'In wisdom and order': Balancing Church, family and work

Balancing private and professional life is an issue relating to everyone in today's society - regardless of religious background, said Thomas J. and Camille Collette DeLong.

However, they added, Latter-day Saints also include Church service with other responsibilities. This balancing act can provide abundant blessings - and stress if not managed wisely."A balanced life is simply more rich," said Brother DeLong, the adviser to an operating committee for a Wall Street investment banking firm. Members of the Westchester 1st Ward, New York New York Stake, he and Sister DeLong, a marriage and family therapist, team-taught a BYU business school course for 12 years on balancing private and professional life. And they come with practical experience. They have three daughters, ages 16 to 10. Brother DeLong is a gospel doctrine teacher, and Sister DeLong is a Merrie Miss A teacher.

"If you focus on one area," Brother DeLong said during a telephone interview, "in the end it will catch up with you. Aristotle taught that we ought not to live excessive lives in any one area. This holds true today. Our lives will simply be more rich if they are balanced.

"That doesn't mean it will be easy. Adam and Eve had to make choices; Joseph Smith had to have balance and stay focused. It's the same with our lives today. How do we keep our priorities straight in a very complex and demanding world?"

Speaking of setting priorities, Sister DeLong said: "One of the main things I find is that people say they value family the most, but they're not spending much of their time with their families. Such things as careers and Church callings have more explicit requirements and rewards. Success in the family is more of a process that has few big visual rewards until your children are 12 or 13, when they become more mature in their thinking and express appreciation. The demarcation points are much less clear for family life than for Church service and for career."

She emphasized that Church service and family responsibilities can - and should - complement each other. Success in the family, she added, comes when family members realize they are a part of something bigger than their own immediate needs.

"Supporting each other in Church callings can lead to unity in the family," she continued.

"When Tom was a bishop of a student ward in Provo, Utah, we had one couple that had a premature baby. For the month after they brought the baby home from the hospital, I and my children would go watch the baby while the couple went grocery shopping or to the temple. This gave the parents a break. It was important for my kids to be involved in this. They realized life wasn't easy, and the experience gave them compassion for people."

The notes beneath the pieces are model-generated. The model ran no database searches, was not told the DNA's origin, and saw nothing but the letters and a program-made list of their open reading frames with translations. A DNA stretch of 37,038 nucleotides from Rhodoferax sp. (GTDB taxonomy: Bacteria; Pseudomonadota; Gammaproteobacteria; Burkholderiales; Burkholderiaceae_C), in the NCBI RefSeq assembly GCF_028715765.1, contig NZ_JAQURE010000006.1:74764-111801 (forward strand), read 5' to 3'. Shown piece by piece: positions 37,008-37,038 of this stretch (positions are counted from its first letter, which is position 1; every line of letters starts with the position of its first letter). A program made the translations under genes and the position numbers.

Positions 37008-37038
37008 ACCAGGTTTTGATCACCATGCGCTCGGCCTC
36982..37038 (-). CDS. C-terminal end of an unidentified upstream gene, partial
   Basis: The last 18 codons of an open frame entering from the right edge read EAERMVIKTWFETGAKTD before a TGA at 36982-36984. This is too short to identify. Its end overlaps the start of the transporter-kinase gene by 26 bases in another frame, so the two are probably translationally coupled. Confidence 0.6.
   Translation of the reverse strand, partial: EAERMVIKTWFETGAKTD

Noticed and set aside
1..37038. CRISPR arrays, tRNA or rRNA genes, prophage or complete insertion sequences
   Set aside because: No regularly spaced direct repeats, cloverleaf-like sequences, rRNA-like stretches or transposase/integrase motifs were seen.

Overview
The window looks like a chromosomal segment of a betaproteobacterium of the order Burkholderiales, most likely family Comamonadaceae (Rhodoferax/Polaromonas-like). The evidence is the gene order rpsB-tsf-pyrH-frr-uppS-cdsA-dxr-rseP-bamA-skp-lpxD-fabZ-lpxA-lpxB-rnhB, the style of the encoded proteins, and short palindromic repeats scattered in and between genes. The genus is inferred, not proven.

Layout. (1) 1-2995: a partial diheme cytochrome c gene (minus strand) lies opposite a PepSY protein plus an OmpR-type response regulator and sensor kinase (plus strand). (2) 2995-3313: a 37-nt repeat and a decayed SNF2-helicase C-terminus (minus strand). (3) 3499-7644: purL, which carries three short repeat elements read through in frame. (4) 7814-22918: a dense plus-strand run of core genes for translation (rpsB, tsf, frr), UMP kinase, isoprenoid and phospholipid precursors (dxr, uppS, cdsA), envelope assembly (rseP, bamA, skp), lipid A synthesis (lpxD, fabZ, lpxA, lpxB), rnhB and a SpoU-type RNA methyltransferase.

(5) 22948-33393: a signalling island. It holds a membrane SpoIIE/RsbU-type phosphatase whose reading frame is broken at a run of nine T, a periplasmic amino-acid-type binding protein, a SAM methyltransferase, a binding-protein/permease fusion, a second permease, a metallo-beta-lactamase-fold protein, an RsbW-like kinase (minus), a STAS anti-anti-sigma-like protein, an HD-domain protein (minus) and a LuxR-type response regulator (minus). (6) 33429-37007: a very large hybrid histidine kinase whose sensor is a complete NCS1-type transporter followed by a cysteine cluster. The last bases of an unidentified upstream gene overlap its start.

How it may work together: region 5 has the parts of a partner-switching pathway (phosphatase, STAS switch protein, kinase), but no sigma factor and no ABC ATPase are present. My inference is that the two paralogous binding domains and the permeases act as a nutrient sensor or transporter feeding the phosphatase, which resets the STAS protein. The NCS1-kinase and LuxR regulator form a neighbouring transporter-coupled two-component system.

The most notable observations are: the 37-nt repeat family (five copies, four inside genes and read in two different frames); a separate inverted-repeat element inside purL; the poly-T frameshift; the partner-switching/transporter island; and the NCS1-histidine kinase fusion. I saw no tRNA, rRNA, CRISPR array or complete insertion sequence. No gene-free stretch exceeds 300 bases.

She added that these kinds of experiences unify families and "help us focus informal family discussions. That's why service is so important. Then it's not being taught as a lecture from an adult; the children are actually getting involved."

The struggle to balance professional and private lives is not new. However, Brother and Sister DeLong said, there are specific challenges that people didn't face even 20 years ago.

"People are working longer hours than they did 20 years ago," he noted. "It's part of our culture. It's changed because of financial demands and the draw of success."

He and his wife also spoke of outside forces influencing families today. "This is where the fathers are needed," Sister DeLong noted. "Kids have other choices - peers, television; other influences are hitting them. A lot of fathers are feeling more prayerful and are realizing that time with their children is very important. When Dad is around, he can increase the positive and decrease the negative."

In speaking of ways to face these challenges, Brother and Sister DeLong offer the following:

Be congruent. Don't say that your children are what's most important in your life and then neglect them.

Define who the key people are in your life.

Take time early in relationships. The return on the investment is incalculable.

Be aware of what you're trying to achieve. "The classic example," said Sister DeLong, "is the father taking his daughters to the mall. If a father wants to spend time with his daughters, he better be prepared to do malls because that's what their agenda is."

Know the meaning that events have for other people. Just because something is not important to you as parents does not mean it's not important to your children.

Know when you are emotionally unavailable. Know when you're distracted and not focused, and be able to talk about that with your family.

Take time for yourself. Brother and Sister DeLong acknowledged that single parents have a difficult time being able to take time out. He added, "There's no more stressed group in the United States than single parents."

Sister DeLong suggested, "If at all possible, swap baby-sitting." She also encouraged ward and stake members to be aware of the needs of single parents.

But regardless of being a single parent or in a two-parent family, "Parents need to establish clear boundaries. `I can do this. I can't do that,' " Sister DeLong said. "You are the architect of your own life."

Realize it's never too late. "You should never give up on relationships with your children," Brother DeLong said. He suggested D&C 121:36-46 as a guide to relating with family members and others.

Subscribe for free and get daily or weekly updates straight to your inbox
The three things you need to know everyday
Highlights from the last week to keep you informed